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How Long Did An Episode Of Futurama Take To Make?

If you're looking for a defunct adult cartoon with a cult following that continues to grow every year, look no further than Futurama. The series started in 1999 under the mastermind behind The Simpsons, Matt Groening, but unlike that program, it met its demise in 2013. Even still, positive fan response to the show has yet to slow down.

That fan dedication almost matches the diligence of the creatives behind the show, who had a long ride ahead of completing even a single episode. On any TV series, there's a ton of work to be done, involving an entire crew to make it all happen. In the case of a cartoon show, the work is much more strenuous and results in more time dedicated to making it come to life. Futurama was no exception, requiring a laborious development period from episode to episode.

In an interview with The Atlantic's Scott Meslow, former Futurama executive producer David X. Cohen discussed his and the team's creative process and broke down in detail what it took to get a story from their imaginations to televisions across the world. As a part of that chat, he also touched on how long it took to put a lone episode together, which may come as a surprise to many casual Futurama fans.

One episode of Futurama takes roughly a calendar year to put together

It took around 365 days to complete an episode of Futurama, start to finish. As Cohen explained to The Atlantic, "It's usually somewhere in the vicinity of a year from the beginning of a Futurama installment to the day when you can see it on TV." There are various avenues an episode needs to take before being considered finished — from the writer's room to the animation studio.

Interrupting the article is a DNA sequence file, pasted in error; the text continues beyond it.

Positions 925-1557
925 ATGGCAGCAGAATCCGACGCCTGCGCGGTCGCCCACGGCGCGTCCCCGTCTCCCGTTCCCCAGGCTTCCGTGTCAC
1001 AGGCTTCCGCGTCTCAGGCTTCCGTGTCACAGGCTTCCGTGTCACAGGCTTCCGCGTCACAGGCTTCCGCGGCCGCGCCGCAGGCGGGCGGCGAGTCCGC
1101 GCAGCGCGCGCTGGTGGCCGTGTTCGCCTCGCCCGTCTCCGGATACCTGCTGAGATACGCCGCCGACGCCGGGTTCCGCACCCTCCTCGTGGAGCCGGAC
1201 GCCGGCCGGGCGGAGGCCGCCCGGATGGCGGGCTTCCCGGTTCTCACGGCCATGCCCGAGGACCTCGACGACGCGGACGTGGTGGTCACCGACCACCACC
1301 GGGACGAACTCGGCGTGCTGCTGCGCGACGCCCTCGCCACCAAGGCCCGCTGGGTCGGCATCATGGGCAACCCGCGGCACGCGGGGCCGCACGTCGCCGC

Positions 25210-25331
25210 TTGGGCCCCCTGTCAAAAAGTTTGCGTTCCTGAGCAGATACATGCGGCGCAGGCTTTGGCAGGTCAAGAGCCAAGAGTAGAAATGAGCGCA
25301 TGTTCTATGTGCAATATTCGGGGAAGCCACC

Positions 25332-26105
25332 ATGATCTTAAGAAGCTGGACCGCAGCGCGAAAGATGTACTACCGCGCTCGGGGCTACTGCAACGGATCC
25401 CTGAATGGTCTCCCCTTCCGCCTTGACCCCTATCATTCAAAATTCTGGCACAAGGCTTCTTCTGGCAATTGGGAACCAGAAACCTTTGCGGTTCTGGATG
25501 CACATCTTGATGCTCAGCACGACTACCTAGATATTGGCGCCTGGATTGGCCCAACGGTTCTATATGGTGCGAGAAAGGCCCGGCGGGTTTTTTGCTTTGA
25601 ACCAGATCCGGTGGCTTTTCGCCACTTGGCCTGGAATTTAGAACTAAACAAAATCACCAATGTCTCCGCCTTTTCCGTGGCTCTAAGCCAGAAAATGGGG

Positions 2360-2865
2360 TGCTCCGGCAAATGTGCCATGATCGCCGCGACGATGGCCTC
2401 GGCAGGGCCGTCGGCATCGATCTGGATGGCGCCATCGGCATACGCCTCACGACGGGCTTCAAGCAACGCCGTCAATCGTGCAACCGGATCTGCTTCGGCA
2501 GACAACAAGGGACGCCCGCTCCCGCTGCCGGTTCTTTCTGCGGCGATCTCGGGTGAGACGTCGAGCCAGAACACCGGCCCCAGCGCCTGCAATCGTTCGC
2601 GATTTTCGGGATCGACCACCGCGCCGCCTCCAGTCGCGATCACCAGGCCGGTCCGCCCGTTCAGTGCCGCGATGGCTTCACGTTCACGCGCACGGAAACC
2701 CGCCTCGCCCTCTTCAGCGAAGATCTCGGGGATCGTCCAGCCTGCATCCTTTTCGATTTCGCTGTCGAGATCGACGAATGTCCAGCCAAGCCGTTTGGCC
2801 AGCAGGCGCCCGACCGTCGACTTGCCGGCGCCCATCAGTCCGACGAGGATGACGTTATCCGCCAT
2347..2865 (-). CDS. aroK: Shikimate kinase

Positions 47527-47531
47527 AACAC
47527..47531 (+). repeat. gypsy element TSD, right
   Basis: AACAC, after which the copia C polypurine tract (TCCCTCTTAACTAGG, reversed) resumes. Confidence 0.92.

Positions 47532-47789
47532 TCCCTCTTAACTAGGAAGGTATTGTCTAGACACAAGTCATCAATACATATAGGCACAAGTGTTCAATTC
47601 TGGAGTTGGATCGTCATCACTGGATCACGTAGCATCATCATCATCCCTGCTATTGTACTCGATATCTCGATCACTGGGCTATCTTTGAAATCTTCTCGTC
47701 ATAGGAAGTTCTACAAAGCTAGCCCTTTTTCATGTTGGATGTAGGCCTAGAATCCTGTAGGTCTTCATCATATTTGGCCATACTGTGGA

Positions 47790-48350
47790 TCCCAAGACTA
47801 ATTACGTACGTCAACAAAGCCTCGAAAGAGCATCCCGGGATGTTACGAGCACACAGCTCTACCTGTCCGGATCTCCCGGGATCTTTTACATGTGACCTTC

It isn't a quick process and requires so much collaboration between innumerable personnel. Cohen elaborated to The Atlantic on the struggles that came with such a long production schedule, saying, "It's a very long haul, and most of it is taken up by the animation. It all starts with a general discussion — 'What are some stories we haven't done before?'" Cohen and his team were always pushing the boundaries with Futurama and wanted to offer viewers something fresh and new with each adventure, which isn't an easy task, all things considered.

A long production schedule was a major gamble for Futurama

With episodes, and by default, jokes, kept on ice for so long before seeing the light of day, there existed during production a logical fear that all of Cohen's work would be for nothing. Even before the digital age, many gags had a very brief shelf-life and required quick turn-arounds so they'd land with a general audience. Taking a year to get one episode completed wasn't very convenient for Futurama, as Cohen admitted. 

"It's such a long feedback loop. We write something, and we don't know what the fans are going to think — or even what we're going to think, when our minds are clear of it and we watch it a year later." Being on the pulse of pop culture is nearly impossible to do properly, as jokes are only fresh for a limited time. Beginning an episode a whole year before it releases is a dangerous game, but Cohen and his Futurama team made it work to great success.